I've no doubt that some people have Porsches with personalised number plates representing their field of interest.

But the research is NOT Mansanto's -the research is publically funded, and the research results free for all: not the property of Monsanto.

Although I stand to be corrected, this claim seems as wrong-headed as the fatuous - and I have to say disappointing claim from you - that I have some sort of link with a newspaper.

My questions, though, still stands unanswered, because I still don't quite get what you're driving at:

Quote

Are you able to sum up in a few sentences exactly the nature of your concerns and what should happen? What is it you would like to see?


#13 orphadeus

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Posted 26 June 2012 - 04:41 PM

FFS.

#14 rederic

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Posted 26 June 2012 - 08:46 PM

Quote

FFS.

Very enlightening!

Is it your position that this research shouldn't happen at all?

#15 oolongcha

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Posted 27 June 2012 - 01:02 AM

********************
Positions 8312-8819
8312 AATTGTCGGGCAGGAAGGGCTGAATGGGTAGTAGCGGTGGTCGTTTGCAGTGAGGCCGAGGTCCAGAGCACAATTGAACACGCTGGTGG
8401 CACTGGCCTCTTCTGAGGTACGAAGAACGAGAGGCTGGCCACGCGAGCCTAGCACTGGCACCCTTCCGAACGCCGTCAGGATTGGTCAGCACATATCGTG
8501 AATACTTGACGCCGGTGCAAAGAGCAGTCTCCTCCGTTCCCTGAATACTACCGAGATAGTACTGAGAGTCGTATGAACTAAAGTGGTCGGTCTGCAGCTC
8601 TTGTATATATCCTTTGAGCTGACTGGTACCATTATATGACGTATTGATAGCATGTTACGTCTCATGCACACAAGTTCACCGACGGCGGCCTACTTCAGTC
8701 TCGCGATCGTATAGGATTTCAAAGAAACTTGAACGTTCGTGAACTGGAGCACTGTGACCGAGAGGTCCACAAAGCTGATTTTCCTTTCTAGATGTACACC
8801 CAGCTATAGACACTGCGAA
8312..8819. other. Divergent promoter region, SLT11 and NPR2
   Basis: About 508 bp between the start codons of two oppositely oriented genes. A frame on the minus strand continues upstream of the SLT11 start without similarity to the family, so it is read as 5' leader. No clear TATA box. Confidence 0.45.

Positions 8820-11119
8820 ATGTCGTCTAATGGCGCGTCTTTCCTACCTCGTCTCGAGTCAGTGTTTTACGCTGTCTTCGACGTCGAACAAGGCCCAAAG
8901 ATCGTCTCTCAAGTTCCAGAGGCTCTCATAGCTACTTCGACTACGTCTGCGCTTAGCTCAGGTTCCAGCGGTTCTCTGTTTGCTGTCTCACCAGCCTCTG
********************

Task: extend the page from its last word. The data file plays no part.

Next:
View Postrederic, on 26 June 2012 - 08:46 PM, said:

Quote

FFS.

Very enlightening!

Is it your position that this research shouldn't happen at all?

Thank you, rederic! It's not just me, is it...?! A straight answer to a straight question.

I'm only really trying to understand where the bloke's coming from - I'm not necessarily against what he's saying if it actually stands up.

Until such a time when there's clarification, I think I'll just have to assume that Orphadeus lacks any real understanding of what he's talking about and is unsure about what it is he's opposing. There's being skeptical, questioning and open-minded - and then there's, well, making a bit of a tw*t of yourself. I'm beginning to suspect that he's just against something for the sake of being against something. :doh: